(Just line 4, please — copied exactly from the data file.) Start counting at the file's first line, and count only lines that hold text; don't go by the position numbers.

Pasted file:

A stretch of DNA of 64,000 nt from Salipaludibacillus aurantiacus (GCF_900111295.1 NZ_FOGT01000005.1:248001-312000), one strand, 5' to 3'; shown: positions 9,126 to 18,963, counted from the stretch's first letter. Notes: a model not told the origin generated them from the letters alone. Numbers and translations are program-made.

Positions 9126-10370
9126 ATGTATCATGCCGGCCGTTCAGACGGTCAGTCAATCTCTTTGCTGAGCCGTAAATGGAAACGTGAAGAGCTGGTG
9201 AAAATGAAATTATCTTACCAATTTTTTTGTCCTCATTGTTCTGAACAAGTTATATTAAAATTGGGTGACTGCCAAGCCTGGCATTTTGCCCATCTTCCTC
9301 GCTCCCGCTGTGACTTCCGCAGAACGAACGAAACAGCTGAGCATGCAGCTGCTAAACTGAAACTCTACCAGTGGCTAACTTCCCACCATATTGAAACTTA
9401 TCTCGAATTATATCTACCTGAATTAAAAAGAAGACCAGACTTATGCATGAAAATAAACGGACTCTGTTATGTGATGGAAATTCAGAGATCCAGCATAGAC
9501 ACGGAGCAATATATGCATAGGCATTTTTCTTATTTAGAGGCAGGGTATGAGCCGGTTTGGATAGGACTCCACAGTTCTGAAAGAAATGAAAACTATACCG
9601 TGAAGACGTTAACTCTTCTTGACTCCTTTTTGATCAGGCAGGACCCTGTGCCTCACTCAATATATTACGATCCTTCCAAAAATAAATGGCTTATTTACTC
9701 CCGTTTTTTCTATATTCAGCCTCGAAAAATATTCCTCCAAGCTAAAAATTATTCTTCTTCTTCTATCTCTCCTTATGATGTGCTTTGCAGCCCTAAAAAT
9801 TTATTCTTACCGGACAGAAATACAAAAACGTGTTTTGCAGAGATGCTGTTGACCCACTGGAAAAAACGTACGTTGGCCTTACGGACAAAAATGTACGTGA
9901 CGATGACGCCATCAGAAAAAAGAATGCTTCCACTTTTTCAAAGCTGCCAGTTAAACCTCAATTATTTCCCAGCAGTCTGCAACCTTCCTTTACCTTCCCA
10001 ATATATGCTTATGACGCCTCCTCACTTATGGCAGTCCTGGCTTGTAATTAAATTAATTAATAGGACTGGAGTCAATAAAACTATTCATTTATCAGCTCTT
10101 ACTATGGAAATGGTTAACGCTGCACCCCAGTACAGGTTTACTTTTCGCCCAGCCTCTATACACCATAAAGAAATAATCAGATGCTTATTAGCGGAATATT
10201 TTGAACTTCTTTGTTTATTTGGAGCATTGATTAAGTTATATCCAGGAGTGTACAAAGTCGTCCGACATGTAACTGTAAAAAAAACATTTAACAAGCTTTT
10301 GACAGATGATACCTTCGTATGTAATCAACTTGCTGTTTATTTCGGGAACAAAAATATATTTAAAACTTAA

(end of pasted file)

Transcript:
9201 AAAATGAAATTATCTTACCAATTTTTTTGTCCTCATTGTTCTGAACAAGTTATATTAAAATTGGGTGACTGCCAAGCCTGGCATTTTGCCCATCTTCCTC